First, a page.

Coping with Gas Prices in the UK and LA
ALEX CHADWICK, host:
It's Day to Day from NPR News, I'm Alex Chadwick.
MADELEINE BRAND, host:
I'm Madeleine Brand. Although oil prices have actually dropped a little bit over the last two weeks, gas prices have not and four dollars a gallon? That's a reality in many U.S. cities.
CHADWICK: How about the equivalent of nine dollars a gallon? That's what British motorists are paying. And like drivers here in this country, many are very unhappy about the price. Here's a little sample of opinion from London.
Unidentified Male #1: Basically we will moan and groan and everything else, but when it comes actually to doing something about it, we let it be.
Unidentified Male #2: I mean what the price of fuel's gone up over a pound in not even a year?
Unidentified Male #3: Yeah, it's getting a bit on the ridiculous side. Not much we can do about it.
Unidentified Male #1: It's just a rip off. It's going up about a penny every day.
Unidentified Male #4: I think the government should cut the rate of tax on fuel.
Unidentified Male #1: You know if I had my fare going up a penny everyday, I'd be a millionaire.
CHADWICK: British motorists complaining about the high price of fuel in that country.
BRAND: Here in the States, while consumers are worrying about prices, some lawmakers are trying to tackle global climate change. In southern California, a lawmaker is pushing a plan that would reduce greenhouse gasses and road congestion. Nate Berg reports.
NATE BERG: At more than four dollars a gallon, gas prices are already too high for many Angelinos. But a new bill moving its way through the state legislature could push that price up another nine cents. All that loose change would add up to create a county public transportation fund worth more than 400 million dollars a year.
Mr. MIKE FEUER (Democrat, California State Assembly): The status quo is not acceptable.
BERG: That's Mike Feuer a Democrat in the California state Assembly. He represents Los Angeles and is the author of the bill.
Mr. FEUER: No one would say that we can be sanguine about the impact of global warming. No one would say that L.A. status as the number one sore place for air pollution in the country ought to continue to be so. And no one would say we have a muscular public transport infrastructure here in Los Angeles. The question is what are we going to do about it?
BERG: What he wants to do is let LA's transit agency, the Metropolitan Transportation Authority bring his funding idea before the county's voters. The MTA can either ask voters to support the gas fee, or an additional fee of up to ninety dollars on their annual car registrations. The money it raises would fund public transit projects and programs aimed at reducing greenhouse gas emissions. In a county with nearly six million registered drivers, getting enough voters behind the bill will be a challenge. But Feuer thinks it can be done and now's the time to do it.
Mr. FEUER: For the first time here in Los Angeles there's a real openness to thinking in new ways about how we get from one place to another. I clearly think the time is right here because of that awareness, to try and give voters these kinds of choices.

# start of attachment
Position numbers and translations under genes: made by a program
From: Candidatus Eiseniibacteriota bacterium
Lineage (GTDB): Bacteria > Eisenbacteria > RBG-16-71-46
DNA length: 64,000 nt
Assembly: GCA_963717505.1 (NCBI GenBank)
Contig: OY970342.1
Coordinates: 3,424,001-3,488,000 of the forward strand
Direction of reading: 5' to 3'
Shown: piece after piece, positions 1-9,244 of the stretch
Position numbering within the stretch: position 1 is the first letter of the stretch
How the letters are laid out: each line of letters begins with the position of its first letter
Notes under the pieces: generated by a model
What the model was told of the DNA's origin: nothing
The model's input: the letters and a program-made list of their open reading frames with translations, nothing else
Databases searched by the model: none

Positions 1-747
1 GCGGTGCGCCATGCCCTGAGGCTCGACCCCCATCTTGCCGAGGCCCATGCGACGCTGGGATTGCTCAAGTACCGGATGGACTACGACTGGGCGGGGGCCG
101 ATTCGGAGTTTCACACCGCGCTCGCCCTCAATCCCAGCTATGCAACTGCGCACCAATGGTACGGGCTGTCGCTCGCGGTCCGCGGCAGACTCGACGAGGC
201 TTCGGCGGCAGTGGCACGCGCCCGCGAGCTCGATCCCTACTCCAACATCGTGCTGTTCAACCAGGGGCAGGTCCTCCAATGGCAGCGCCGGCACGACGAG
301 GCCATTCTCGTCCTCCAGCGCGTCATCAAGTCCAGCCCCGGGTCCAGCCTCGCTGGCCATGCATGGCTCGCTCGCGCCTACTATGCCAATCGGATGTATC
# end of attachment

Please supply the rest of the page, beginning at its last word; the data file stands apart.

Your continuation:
BERG: But for industries that rely on gasoline, a rise in price is a tough sell.
Mr. ANTOINE ROYSTER (Board of Directors, Greater California Livery Association): You're asking one segment to help another segment I think it's just unfair.
BERG: Antoine Royster is on the board of directors of the Greater California Livery Association, which represent limousine drivers in California. Los Angeles is a major market for limos and when gas prices rise, limo prices rise.
Mr. ROYSTER: We have to pass on those additional fees to the client, bottom line. It's affecting not only us, but our clientele.
BERG: Americans pay some of the lowest taxes on gasoline in the world. And Feuer says taxpayers are going to have to play a bigger role in funding transit if it's ever going to improve. Much of the burden he says is going to have to fall on the driver. At this old service station in busy central Los Angeles, Autta Mann (ph) and Rudolph Porter (ph) are filling up their tanks. Like every other driver questioned here they are not happy about Feuer's proposal.
Ms. AUTTA MANN: It just seems like we're already paying so much for gas.
Mr. RUDOLPH PORTER: I don't like the idea. I think gas is high enough and I think that they need to find the money elsewhere.
BERG: For public transportation systems, finding the money elsewhere is already happening. They couldn't stay in operation without government and taxpayer money. But getting money directly from drivers is relatively new territory. And while it may make LA drivers uneasy, for bus riders like Chris Griffin (ph).
Mr. CHRIS GRIFFIN: I think it's an awesome idea.
BERG: Griffin is riding a bus down L.A.'s Wilshire Boulevard.
Mr. GRIFFIN: Yeah, I pay taxes on a lot of stuff that I don't use.
BERG: Feuer's bill was just approved by the California state Assembly it will head next to the state Senate. For National Public Radio, I'm Nate Berg.
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